From Performance Artist to Object Maker: How Reality Television Changed Young Sun Han’s Practice / Art21

Young Sun Han. “Matriarch,” 2012. Acrylic, ink, graphite, photo cutout, gold leaf, 16.5 x 12.5 in. Courtesy of the artist.

To be on a reality television show, contestants voluntarily leave their familiar surroundings, home life, and regular routines to temporarily thrust themselves into a world dictated by short attention spans and video editors with their own agendas. While on the show, contestants usually cannot watch news, listen to the radio, or peruse the Internet. They can’t even use their mobile phones. It’s a “residency experience” in an entirely different sense of the phrase.

Nearly a year ago, Young Sun Han’s lust for adventure led him to participate in Season 2 of “Work of Art: The Next Great Artist,” the now-canceled reality TV show on BRAVO in which artists competed for the grand prize of $100,000 and a solo show at the Brooklyn Museum. Unlike a typical residency—where artists develop a single piece or body of work in a low-pressure environment and might casually form friendships—artists here quickly formed tight bonds and under the strain of constant competition and an omnipotent, mediated audience of judges and other art worlders.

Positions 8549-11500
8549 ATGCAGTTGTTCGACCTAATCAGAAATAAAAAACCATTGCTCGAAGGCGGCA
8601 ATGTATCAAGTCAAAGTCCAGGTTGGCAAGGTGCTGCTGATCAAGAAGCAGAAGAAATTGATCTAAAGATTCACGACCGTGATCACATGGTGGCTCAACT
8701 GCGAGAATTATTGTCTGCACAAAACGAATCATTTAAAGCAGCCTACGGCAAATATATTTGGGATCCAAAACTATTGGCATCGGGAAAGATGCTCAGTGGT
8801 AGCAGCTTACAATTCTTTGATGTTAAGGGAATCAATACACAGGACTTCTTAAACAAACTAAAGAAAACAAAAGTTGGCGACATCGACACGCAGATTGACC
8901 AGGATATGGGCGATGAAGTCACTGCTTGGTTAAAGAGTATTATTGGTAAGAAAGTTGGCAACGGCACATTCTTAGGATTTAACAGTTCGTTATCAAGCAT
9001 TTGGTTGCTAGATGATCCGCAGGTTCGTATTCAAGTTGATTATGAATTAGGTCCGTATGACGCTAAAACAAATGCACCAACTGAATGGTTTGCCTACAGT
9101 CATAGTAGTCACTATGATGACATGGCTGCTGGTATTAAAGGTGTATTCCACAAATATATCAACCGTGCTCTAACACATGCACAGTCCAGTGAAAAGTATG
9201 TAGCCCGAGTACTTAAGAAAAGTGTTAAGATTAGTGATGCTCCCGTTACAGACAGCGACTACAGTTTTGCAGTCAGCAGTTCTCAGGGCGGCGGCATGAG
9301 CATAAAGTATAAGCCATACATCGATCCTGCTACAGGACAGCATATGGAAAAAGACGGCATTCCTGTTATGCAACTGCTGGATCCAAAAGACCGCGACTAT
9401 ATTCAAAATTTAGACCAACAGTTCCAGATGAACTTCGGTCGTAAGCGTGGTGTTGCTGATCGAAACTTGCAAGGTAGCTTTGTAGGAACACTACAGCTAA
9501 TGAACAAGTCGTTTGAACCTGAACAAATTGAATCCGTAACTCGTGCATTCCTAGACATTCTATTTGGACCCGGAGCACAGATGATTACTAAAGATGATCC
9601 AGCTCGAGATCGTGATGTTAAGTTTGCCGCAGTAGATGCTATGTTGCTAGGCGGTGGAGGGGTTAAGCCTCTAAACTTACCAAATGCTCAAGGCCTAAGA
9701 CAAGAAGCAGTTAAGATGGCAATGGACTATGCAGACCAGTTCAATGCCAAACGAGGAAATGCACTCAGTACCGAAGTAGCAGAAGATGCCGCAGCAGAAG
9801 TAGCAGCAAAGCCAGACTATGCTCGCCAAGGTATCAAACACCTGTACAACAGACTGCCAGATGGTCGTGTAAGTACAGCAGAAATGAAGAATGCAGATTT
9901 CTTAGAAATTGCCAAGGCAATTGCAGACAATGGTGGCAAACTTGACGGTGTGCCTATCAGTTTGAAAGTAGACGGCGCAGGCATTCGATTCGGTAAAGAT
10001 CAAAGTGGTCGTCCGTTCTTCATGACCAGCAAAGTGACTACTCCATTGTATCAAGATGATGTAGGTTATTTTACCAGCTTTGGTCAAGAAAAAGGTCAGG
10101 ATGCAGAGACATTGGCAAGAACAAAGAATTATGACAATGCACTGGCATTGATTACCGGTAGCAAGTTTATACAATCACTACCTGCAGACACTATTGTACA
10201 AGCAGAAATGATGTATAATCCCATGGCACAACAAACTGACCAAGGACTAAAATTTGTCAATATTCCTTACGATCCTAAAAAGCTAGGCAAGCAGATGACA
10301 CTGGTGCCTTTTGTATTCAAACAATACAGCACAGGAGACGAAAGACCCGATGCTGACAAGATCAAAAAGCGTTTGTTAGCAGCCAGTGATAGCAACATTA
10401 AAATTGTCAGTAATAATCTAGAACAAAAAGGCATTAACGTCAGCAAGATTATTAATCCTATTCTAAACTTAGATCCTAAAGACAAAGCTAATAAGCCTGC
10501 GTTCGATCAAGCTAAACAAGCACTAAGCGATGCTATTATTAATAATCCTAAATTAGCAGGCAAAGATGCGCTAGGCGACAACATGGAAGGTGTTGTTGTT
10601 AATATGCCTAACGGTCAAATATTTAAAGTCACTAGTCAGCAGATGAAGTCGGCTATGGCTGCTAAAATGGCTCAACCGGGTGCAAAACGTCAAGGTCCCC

Han’s experience on “Work of Art” not only pushed him to create work with unfamiliar materials, but also completely shifted his practice away from endurance-based performance to sculpture and works on paper.

“At the time I auditioned for ‘Work of Art,’ I was working almost solely in performance,” says Han. “I had abandoned an object-based practice because I was really interested in using the body as a sculptural element and as a live circuit for interactions that happen with an audience, so it somehow tied into this reality TV experience—I wasn’t only the creator of work but I became the thing being consumed on television.”

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